What should cars be called?

What would you rename cars as?

  • Cars

    Votes: 61 64.9%
  • Oilcarts

    Votes: 10 10.6%
  • Driveriders

    Votes: 3 3.2%
  • Roadrovers

    Votes: 11 11.7%
  • Four-wheelers

    Votes: 9 9.6%

  • Total voters
  • Poll closed .
Motor is a great alternative. Actually is used OTL in some cases. Engine works too, probably initially being called "road engines" to distinguish from "tank engines".

Motorcoach/motorwagon as an alternative to 'automobile' would be interesting.

Like others have said, wagon is already used in other languages for cars.

Another idea: the Ford :D

*Edit* saw Lemonflavored had the same idea!

I see you ignored where I posited it first :mad:.
Or if you want an easier thing than "car" how about simply the letter "C" as in.

"Here in my C"

"I go driving in my C"
Or if you want an easier thing than "car" how about simply the letter "C" as in.

"Here in my C"

"I go driving in my C"

That wouldn't work for the simple reason that there are way too many words beginning with "C". You'd need a second letter in the abbreviation. Note that we say "TV" for television and not just "T".
TBH, I'd stick with car, but if we can expand beyond the list, autocar and automobile are also good; Amiese's idea is also an interesting one to consider.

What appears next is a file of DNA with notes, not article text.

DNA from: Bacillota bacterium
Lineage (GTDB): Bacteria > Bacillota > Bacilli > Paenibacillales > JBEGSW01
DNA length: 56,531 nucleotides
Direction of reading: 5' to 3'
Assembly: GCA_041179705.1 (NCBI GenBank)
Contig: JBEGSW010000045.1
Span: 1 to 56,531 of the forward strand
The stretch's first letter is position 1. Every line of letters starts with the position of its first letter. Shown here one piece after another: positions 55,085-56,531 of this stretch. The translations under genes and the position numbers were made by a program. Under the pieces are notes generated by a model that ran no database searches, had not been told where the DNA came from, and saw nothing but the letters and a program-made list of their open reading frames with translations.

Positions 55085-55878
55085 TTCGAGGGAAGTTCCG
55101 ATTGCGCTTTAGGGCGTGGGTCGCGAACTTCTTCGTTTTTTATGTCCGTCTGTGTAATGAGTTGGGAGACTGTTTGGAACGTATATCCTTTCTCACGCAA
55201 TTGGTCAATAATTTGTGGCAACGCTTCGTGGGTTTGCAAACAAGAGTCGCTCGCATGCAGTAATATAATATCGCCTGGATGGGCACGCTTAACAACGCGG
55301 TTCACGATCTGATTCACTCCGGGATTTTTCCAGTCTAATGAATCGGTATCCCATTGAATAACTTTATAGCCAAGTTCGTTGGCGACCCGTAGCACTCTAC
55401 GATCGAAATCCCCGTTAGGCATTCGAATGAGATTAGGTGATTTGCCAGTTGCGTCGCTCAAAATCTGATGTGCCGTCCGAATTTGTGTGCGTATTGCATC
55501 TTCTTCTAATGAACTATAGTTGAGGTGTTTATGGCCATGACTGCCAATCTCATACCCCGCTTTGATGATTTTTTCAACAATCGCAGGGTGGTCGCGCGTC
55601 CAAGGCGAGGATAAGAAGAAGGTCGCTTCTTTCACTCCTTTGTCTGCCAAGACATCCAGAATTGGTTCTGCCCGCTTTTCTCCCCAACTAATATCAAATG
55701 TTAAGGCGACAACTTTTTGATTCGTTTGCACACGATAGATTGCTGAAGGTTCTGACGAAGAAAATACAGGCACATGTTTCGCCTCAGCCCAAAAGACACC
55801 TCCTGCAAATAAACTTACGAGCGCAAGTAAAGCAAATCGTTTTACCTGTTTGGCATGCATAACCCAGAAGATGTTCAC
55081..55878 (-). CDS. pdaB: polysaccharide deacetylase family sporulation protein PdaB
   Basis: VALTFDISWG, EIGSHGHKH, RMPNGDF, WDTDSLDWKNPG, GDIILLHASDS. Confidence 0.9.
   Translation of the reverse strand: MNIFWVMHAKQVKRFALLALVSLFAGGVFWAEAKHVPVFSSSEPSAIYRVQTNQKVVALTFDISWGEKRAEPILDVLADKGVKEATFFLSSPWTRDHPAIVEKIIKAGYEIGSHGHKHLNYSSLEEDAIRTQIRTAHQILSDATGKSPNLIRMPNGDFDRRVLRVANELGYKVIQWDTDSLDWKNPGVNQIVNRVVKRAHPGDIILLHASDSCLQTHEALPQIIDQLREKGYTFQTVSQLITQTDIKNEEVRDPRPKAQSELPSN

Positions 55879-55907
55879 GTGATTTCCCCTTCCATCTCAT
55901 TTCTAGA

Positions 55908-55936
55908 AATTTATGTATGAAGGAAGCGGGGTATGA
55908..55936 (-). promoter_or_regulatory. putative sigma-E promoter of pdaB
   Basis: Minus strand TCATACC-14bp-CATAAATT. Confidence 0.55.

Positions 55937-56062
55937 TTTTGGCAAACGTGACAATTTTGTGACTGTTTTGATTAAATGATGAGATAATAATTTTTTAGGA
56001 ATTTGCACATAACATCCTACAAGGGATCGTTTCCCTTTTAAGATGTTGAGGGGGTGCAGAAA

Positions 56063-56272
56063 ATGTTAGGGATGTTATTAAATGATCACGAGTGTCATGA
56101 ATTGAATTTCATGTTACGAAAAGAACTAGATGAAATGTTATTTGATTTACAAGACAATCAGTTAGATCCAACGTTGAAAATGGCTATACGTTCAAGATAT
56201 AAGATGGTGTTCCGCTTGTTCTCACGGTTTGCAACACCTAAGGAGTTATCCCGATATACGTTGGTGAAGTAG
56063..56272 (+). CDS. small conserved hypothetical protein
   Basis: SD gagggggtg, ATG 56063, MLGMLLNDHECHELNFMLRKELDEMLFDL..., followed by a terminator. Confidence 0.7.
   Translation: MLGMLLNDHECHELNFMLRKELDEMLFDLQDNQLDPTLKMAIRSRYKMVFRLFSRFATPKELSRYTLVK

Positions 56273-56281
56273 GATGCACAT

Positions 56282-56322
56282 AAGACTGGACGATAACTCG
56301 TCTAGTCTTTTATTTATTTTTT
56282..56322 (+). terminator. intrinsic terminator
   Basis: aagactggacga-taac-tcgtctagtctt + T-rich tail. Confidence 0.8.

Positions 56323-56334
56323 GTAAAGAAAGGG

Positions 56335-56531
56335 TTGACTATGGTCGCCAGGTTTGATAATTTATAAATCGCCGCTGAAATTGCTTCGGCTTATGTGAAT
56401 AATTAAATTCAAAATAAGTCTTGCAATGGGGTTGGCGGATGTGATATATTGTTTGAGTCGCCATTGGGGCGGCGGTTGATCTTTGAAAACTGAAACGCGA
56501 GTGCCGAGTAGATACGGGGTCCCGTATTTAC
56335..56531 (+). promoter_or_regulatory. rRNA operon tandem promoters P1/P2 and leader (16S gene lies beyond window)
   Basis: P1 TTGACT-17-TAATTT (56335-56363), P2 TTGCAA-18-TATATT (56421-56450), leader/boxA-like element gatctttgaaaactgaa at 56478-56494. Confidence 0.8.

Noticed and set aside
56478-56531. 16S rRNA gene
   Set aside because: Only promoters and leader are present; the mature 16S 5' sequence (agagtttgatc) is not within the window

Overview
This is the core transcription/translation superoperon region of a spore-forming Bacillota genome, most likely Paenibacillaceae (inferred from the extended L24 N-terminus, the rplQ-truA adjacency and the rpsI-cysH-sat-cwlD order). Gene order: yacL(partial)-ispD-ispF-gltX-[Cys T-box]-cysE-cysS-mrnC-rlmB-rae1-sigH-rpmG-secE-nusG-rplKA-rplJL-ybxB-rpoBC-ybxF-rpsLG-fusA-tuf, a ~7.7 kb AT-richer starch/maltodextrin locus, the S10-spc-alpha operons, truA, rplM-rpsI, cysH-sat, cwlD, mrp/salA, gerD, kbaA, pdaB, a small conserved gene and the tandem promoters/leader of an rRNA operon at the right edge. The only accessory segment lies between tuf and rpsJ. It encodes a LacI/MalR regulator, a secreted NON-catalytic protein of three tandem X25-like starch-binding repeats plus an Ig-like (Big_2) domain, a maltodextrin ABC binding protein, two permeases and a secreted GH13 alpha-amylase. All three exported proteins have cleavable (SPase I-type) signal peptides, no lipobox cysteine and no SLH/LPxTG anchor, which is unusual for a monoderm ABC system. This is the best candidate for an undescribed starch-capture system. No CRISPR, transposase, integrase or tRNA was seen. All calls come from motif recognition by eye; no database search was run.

Edit: Actually, while we're at it, For Want of a Nail's "locomobile" might actually work pretty well, too.
How about acronyms like:
CEVs - Combustion Engine Vehicles or
MoVes - Motor Vehicles (Which will likely get corrupted into movies over time.)



I have no idea why, but if we're going to have the trouble changing "car" it has to be into something significant...
My vote would be for motor. Until very recently,as mentioned in previous posts, it was used as often as car,certainly in parts of England. Although it was pronounced as mo'ah.
What about shortening that to "wag"?

Could get confused with

wives and girlfriends

The term was first used by the British tabloid press to refer to the wives and girlfriends of high-profile footballers, originally the England national football team. It came into common use during the 2006 FIFA World Cup, although the term had been used occasionally before that. The acronym has since been used by the media in other countries to describe the female partners of sportsperson in general.